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Legal Guardianship Chicago – What you should know

Legal Guardianship Chicago – What you need to know

By: M. Scott Gordon

 What is legal guardianship, and what does it have to do with divorce? In general, a guardianship is a legal relationship between an adult and a minor child (or disabled adult). With children, the guardian doesn’t take the legal place of the child’s parents—a guardianship is very different from an adoption in this way—but rather makes certain decisions for the child and/or acts in the child’s best interest.

Under Illinois law, different kinds of guardianships exist. When we’re talking about the guardianship of a child, the law recognizes four different types of guardians. It’s important to understand how different types of guardianships work in our state, and why guardians sometimes are appointed for children in the middle of a custody battle.

Different Types of Guardianship

Different kinds of guardianships exist in Illinois, and they include the following:

  • Permanent legal guardian: this kind of guardian is responsible for feeding, clothing, and housing a child, as  well as ensuring that the child receives an education;
  • Guardian ad Litem, or “GAL”: this type of guardian is someone who is appointed by a judge in child custody dispute to investigate a child’s current living or custody situation and to make a recommendation concerning the best interests of the child;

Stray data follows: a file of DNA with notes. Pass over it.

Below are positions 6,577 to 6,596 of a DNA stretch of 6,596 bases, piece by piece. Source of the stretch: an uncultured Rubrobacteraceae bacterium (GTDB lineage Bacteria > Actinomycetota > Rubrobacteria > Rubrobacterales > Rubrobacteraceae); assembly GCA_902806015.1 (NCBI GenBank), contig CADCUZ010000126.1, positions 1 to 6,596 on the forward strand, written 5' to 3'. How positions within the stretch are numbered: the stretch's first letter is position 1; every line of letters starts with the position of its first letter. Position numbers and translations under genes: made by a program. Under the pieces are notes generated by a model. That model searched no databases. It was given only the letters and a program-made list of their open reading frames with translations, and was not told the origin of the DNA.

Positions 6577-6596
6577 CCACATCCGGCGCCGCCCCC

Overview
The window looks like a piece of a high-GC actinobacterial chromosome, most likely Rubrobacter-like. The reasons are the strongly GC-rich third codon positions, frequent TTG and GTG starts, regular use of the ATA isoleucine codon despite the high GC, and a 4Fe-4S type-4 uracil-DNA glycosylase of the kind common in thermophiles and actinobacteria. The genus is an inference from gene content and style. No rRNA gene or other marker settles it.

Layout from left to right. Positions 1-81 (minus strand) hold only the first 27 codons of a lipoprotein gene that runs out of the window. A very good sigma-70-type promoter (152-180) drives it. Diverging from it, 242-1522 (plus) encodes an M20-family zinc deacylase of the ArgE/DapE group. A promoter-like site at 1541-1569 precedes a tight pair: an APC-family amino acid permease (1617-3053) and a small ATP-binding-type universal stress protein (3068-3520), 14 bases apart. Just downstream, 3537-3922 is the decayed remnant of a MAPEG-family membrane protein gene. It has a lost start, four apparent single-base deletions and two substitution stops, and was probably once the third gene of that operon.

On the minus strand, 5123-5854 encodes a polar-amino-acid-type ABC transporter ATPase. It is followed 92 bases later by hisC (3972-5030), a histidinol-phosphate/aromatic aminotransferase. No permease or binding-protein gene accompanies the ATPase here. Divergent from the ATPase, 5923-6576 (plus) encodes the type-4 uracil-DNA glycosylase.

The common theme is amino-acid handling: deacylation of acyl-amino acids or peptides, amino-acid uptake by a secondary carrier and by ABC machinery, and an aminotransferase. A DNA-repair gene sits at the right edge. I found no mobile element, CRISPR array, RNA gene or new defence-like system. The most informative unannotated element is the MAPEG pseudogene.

• Standby guardian: in the event that a parent or other legal guardian suddenly passes away or becomes unable to care for the child, the standby guardian steps in. Standby guardians usually are appointed by the parent or legal guardian; and
  • Short-term guardian: this type of guardianship typically occurs when a parent or other legal guardian appoints another person to care for his or her children for one year or less.

Guardians can be appointed in many different kinds of situations. In some cases, a court will appoint a guardian to act in the child’s best interest. In some divorce and custody proceedings, the judge will appoint a GAL, for instance, to investigate the child’s situation. Unlike a GAL, it’s often a parent who appoints a standby guardian or a short-term guardian.

Particularly contentious divorces can sometimes lead a grandparent or other close relative to seek legal guardianship of a child. Such cases can be extremely complicated, and you should always discuss your situation with an experienced Chicago divorce lawyer.

Requirements for Guardianship

What do guardians of minor children have in common? Under Illinois law, in order to become a guardian of any type (other than a GAL), you must meet the following requirements:

  • You must be at least 18 years old;
  • You must be a U.S. resident;
  • You must be of sound mind;
  • You must not have been found to be disabled by a court; and
  • You must not have any felony conviction that involved harm or the threat of harm to a child.

In addition to becoming the guardian of a child, Illinois can also appoint guardians for disabled adults. While this type of guardianship appears less frequently in divorce cases and family law situations involving custody disputes, it’s important to know that guardians do exist for persons other than minor children.

If you have questions about child custody or guardianship, you should contact an experienced Chicago family law attorney as soon as possible. Issues of guardianship can be quite complicated, and it’s important to have a dedicated advocate on your side. At the law offices of M. Scott Gordon & Associates, we have years of experience handling guardianship matters in the Chicago area.